Taxes on business are more complicated than individual income tax returns, as there are both local and state taxes to contend with, as well as federal income taxes that must be paid.
Maintaining up-to-date tax codes is an integral component of running any successful business, yet can be an immense source of frustration for a busy entrepreneur.
1. Know Your Exemptions
Most people immediately associate “business taxes” with federal income tax obligations; however, small businesses may also need to pay different kinds of business taxes.
States tax tangible property or sales taxes while others levy local income taxes. Furthermore, businesses often must withhold and report payroll taxes such as Social Security and Medicare from employee paychecks before reporting the taxes as required by state regulations.
Your business tax rates depend upon the type of entity and filing status chosen with the IRS. C corporations pay taxes at both levels; pass-through entities like sole proprietorships and partnerships must report their taxable income via individual returns; as well as some states having gross receipts taxes while others levy sales and excise taxes.
2. Know Your Tax Rates
People tend to focus on federal income tax rates when discussing small business taxes; however, other taxes that small businesses must pay may include sales tax rates or payroll taxes.
As an owner of a C corporation, you may be required to pay tax at 21%; pass-through entities (sole proprietorships, partnerships and LLCs) however are taxed at their owners’ personal income tax rates which range between 10%-37%.
Further, many states and localities impose sales taxes that apply to various goods and services purchased, while property taxes may apply to any buildings or land owned by businesses. It’s essential that you know about all the available tax rates so that you can accurately plan for expenses when running your own small business.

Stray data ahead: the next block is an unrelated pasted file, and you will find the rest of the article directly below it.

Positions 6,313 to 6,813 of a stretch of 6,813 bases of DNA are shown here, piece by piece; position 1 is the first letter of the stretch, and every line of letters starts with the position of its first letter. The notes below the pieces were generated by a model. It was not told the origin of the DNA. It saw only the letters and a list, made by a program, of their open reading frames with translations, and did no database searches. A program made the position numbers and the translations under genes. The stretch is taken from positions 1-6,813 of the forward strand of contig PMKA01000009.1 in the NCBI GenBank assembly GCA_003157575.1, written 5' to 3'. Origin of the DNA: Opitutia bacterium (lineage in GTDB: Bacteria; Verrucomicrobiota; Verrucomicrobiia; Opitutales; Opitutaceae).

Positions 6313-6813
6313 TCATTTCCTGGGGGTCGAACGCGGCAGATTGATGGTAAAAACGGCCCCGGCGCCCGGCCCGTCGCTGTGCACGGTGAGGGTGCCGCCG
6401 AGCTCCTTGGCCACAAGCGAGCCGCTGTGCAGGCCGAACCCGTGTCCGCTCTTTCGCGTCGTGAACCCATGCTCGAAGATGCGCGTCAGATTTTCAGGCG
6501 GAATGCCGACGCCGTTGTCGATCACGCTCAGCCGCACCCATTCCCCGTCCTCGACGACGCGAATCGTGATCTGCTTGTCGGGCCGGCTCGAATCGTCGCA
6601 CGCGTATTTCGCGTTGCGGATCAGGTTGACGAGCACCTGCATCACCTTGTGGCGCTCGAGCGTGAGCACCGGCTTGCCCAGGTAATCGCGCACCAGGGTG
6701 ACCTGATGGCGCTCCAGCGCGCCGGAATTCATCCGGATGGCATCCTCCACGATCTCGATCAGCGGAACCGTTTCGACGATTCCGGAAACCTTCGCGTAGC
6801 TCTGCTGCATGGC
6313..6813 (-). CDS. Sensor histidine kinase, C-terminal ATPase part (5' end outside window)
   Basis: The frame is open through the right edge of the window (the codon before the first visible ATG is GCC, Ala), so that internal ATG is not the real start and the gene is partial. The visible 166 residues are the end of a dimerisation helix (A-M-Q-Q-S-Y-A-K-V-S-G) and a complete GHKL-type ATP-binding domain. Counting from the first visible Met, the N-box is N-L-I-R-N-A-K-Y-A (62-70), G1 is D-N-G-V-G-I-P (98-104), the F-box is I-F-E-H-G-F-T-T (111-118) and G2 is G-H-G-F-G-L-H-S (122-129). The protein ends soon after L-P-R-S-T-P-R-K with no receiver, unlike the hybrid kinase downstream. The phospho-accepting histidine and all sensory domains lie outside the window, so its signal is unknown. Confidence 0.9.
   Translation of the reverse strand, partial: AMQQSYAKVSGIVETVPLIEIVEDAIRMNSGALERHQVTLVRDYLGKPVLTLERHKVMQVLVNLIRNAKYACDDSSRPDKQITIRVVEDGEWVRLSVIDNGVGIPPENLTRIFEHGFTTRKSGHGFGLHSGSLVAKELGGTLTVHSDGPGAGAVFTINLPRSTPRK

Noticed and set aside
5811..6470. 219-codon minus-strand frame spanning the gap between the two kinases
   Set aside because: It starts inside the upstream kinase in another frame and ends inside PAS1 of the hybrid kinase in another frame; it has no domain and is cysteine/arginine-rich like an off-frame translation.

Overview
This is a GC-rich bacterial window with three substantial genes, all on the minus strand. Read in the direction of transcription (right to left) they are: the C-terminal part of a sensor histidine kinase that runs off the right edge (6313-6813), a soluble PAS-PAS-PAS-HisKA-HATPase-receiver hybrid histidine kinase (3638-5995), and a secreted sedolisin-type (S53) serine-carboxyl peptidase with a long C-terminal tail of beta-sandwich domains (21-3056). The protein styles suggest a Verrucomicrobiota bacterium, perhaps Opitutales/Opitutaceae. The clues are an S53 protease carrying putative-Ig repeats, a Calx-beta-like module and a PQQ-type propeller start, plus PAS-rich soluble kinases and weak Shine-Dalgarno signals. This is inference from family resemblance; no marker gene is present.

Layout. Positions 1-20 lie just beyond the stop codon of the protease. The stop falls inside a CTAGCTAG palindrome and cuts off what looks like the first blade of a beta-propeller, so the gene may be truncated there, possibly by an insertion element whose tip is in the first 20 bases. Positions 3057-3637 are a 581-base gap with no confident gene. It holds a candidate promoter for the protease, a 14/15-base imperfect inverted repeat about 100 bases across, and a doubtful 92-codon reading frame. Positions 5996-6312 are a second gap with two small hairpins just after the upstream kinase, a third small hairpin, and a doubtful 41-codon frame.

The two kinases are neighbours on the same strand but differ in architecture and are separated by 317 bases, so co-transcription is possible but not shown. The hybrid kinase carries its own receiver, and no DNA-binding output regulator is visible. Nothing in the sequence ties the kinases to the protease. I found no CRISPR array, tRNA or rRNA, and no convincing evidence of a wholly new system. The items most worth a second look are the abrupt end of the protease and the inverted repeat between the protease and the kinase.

3. Know Your Tax Options
Your choice of business structure will have an enormous effect on the taxes you owe, so consider all possible strategies carefully to minimize tax avoidance or evasion schemes.
Example: Using personal bank accounts or undesignated credit cards for business expenses could raise red flags with the IRS, so make sure your personal and business expenses remain separate to avoid this potential problem.
Additional taxes to keep an eye out for include state income and sales taxes, property tax and unemployment tax. Furthermore, quarterly estimated payments may also need to be made. An accountant or qualified tax professional is your best resource when it comes to meeting these responsibilities; they can help plan ahead and reduce your tax liabilities.
4. Determine Your Classification
Classifying your business properly has an enormous effect on how much taxes are owed; for example, corporations are considered separate legal entities from their owners or shareholders for tax purposes, while sole proprietorships and certain LLCs do not.
Sole proprietors report business profits and expenses on Schedule C, which must be filed along with individual income tax returns. Partners of general partnerships or LLPs share management responsibilities but aren’t considered distinct legal entities for federal tax purposes, so profits and losses are reported directly on individual tax returns.
Many types of businesses must pay property and sales taxes. To learn more about them – including rates and requirements in each state – visit this IRS page.
5. Make Sure You’re Compliant
As a small business owner, it’s crucial that you comply with tax laws and regulations. This means determining the ideal business structure and filing requirements as well as keeping an eye out for potential tax advantages or traps.
Your business structure determines which information returns need to be filed and may have state income or franchise taxes due. Sales tax must also be recorded and collected from customers as well as local property taxes where applicable. Payment dates vary based on business structures as well as when holidays and weekends fall; working with an experienced tax attorney is key for avoiding costly mistakes and penalties.